Fotoeins Fotografie

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Posts from the ‘Urban Photography’ category

Fotoeins Friday: Parbury Lane at Dawes Point (Sydney)

This post is the second of five Fotoeins Fridays in June, all from Australia’s most populous city, Sydney.

In one of the oldest sections of the city, I wander over to the Clifftop Walk and to Parbury Lane with a view to Piers 1 to 3 in Walsh Bay and the city landmark that is the Harbour Bridge. There are few people around, save for the occasional resident running errands or poked their head out the door to say ‘hello’. At the southern foot of the Harbour Bridge, the small peninsula is divided roughly east-west into The Rocks and Dawes Point, respectively.

I made the photo above on 16 March 2013 with the Canon 450D, 18-55 kit-glass, and settings: 1/500-sec, f/8, ISO200, and 18mm focal length (29mm full-frame equivalent). This post appears on Fotoeins Fotografie on fotoeins.com at https://wp.me/p1BIdT-bCf.

Fotoeins Friday: metro dash, afternoon rush in Sydney’s CBD

This post is the first of five Fotoeins Fridays in June, all from Australia’s most populous city, Sydney.

On my second visit to Sydney, I’ve been slowly walking the streets of the city’s CBD (central business district or downtown area). It’s been warm here with temperatures in the low +20s C (70s F) during the first week of spring. I’ve just departed the Museum of Sydney and when I’ve reached Australia Square, the sun is setting directly in front of me at Curtin Place. With manual settings to the smallest aperture and long exposures, I raise my camera as a city bus races down the street.

I made the photo above on 29 September 2010 with the Canon 450D, 18-55 kit-glass, and the following settings: 3-sec, f/29, ISO800, and 49mm focal length (78mm full-frame equivalent). This post appears on Fotoeins Fotografie at fotoeins.com as https://wp.me/p1BIdT-5qZ.

My Hamburg: Chilehaus in the Kontorhausviertel, UNESCO WHS

On 5 July 2015, UNESCO awarded World Heritage status to two sites in Hamburg: the Speicherstadt (Warehouse District) and the Kontorhausviertel (Office Building District). In the latter are two important brick buildings: Chilehaus and the Sprinkenhof, representative of the construction in the late 19th- and early 20th-century.

The Chilehaus was built by Fritz Höger for client Henry Sloman from 1922 to 1924 in the Kontorhausviertel as a prime example of German expressionist architecture using hard-fired brick. Höger undertook the project for Hamburg merchant and banker Sloman who made his fortune in importing nitrates from Chile. Built entirely to serve and complement the functions of the warehouses in neighbouring Speicherstadt, the Kontorhausviertel was the first dedicated office- and commercial-district on the European continent.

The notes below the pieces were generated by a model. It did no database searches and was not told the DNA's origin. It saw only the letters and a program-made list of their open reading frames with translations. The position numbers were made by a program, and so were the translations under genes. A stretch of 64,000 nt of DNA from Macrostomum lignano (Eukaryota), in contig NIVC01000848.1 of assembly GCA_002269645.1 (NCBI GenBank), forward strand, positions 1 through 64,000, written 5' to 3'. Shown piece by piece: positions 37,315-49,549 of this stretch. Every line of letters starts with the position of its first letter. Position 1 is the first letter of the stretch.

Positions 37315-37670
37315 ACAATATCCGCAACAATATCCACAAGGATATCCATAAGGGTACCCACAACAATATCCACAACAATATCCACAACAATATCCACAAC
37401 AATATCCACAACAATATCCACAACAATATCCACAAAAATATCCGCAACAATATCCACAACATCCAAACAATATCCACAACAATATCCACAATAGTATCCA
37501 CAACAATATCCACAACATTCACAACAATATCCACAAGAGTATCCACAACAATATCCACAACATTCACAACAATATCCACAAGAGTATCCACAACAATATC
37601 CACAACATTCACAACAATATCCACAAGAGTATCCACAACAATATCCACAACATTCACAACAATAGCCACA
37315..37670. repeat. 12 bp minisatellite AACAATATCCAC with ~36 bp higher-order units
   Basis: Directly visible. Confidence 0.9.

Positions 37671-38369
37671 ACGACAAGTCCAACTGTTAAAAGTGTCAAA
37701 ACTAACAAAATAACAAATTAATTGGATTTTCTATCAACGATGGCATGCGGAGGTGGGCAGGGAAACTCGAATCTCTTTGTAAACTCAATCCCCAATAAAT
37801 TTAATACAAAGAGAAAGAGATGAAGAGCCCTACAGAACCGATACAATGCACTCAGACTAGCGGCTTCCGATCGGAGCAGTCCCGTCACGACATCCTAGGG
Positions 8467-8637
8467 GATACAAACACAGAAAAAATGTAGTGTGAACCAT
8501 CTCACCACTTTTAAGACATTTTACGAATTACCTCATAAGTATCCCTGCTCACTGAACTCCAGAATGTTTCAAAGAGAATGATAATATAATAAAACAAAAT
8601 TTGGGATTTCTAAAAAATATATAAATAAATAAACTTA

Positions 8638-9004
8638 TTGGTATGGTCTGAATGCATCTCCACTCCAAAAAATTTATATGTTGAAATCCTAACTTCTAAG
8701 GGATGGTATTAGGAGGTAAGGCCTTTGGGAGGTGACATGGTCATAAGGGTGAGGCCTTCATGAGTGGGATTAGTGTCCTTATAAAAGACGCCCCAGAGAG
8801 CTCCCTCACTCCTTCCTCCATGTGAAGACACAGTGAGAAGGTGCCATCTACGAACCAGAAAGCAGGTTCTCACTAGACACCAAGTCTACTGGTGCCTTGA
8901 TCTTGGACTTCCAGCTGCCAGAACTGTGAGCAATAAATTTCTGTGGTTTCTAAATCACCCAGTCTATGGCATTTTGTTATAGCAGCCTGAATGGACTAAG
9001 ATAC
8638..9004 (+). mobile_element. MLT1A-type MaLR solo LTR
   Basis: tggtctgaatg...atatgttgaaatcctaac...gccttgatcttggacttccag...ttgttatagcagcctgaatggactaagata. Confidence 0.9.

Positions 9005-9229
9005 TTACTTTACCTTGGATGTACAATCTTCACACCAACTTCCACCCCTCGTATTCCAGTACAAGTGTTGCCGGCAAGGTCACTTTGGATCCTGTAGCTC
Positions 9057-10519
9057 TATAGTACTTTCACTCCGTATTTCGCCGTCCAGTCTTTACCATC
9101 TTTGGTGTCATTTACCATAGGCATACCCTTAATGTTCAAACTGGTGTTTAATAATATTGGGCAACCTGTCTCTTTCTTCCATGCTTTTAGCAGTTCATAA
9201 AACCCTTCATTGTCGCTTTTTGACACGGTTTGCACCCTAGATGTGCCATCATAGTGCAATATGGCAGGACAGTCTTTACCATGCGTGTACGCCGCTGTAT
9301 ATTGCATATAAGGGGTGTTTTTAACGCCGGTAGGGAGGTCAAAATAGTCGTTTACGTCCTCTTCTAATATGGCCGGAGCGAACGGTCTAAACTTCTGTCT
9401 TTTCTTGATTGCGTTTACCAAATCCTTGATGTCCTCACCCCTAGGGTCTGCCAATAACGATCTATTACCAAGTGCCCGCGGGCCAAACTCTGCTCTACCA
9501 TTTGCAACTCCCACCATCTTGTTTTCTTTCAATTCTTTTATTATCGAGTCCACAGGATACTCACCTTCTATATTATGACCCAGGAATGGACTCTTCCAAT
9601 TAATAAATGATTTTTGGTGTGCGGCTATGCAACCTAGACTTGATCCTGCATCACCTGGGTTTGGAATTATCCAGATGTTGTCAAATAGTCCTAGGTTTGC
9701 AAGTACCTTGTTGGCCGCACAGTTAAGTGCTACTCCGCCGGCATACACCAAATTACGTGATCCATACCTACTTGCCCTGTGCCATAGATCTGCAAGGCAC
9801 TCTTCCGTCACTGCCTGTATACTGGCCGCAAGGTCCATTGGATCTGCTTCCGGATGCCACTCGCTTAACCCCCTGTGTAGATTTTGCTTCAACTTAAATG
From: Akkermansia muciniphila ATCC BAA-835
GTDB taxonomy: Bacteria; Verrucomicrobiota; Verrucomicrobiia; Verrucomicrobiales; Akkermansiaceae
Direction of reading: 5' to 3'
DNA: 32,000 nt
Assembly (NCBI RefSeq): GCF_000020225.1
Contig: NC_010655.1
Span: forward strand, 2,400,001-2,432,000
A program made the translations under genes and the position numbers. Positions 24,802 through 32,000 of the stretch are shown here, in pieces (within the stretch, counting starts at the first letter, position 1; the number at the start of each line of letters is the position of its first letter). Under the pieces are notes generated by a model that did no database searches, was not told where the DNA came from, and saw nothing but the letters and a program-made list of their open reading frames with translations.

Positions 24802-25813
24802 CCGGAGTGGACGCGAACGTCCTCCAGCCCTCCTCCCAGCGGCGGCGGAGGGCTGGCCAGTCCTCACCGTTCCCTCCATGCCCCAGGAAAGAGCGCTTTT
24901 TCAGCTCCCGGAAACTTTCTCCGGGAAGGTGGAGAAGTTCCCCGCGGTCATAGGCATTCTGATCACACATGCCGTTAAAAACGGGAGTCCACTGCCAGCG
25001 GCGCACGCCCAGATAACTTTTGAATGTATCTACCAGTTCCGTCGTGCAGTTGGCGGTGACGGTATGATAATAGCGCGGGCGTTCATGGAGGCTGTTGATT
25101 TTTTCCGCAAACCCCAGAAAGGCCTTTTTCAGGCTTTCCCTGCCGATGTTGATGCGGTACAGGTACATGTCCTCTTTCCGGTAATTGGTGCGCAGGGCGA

Sprinkenhof, Kontorhausviertel, UNESCO, Weltkulturerbe, World Heritage, Hamburg, Germany, fotoeins.com

Sprinkenhof

Sprinkenhof, Kontorhausviertel, UNESCO, Weltkulturerbe, World Heritage, Hamburg, Germany, fotoeins.com

Sprinkenhof

Chilehaus, Kontorhausviertel, UNESCO, Weltkulturerbe, World Heritage, Hamburg, Germany, fotoeins.com

Chilehaus, northwest corner: Niedernstrasse at Depenau

Chilehaus, Kontorhausviertel, UNESCO, Weltkulturerbe, World Heritage, Hamburg, Germany, fotoeins.com

Chilehaus, southwest corner: Pumpen at Messberg

Chilehaus, Kontorhausviertel, UNESCO, Weltkulturerbe, World Heritage, Hamburg, Germany, fotoeins.com

Chilehaus, east ‘prow’: Burchardstrasse

Chilehaus, Kontorhausviertel, UNESCO, Weltkulturerbe, World Heritage, Hamburg, Germany, fotoeins.com

Chilehaus, up the ‘prow’

Kontorhausviertel at night, Chilehaus, Sprinkenhof, UNESCO, World Heritage, Weltkulturerbe, Hamburg, Germany, fotoeins.com

Kontorhausviertel at night (on Burchardstrasse)


(Click on the arrow-window icon at the upper-left corner of the map below for an explanation of the map symbols.)

I made the photos above on 26 June 2010 and 3 December 2015. This post appears on Fotoeins Fotografie on fotoeins.com as https://wp.me/p1BIdT-biH.

Eisbachwelle, winter surfing, river surfing, Munich, Muenchen, Germany, fotoeins.com

Fotoeins Friday: ‘DISOBEY’, Munich Eisbachwelle

On a brisk overcast winter afternoon in Munich, I watched surfers tackle the one-metre wave at the Eisbachwelle. I saw one woman among the surfers during the two hours I spent clicking away. I realized after returning to Vancouver and inspecting the pictures that her surfboard had at its front end the word “DISOBEY.”

I made the above photo on 23 February 2017 with the Canon 6D, 70-300 glass, and the following settings: 1/200-sec, f/16, ISO2500, and 100mm focal length. This post appears on Fotoeins Fotografie on fotoeins.com as https://wp.me/p1BIdT-bHN.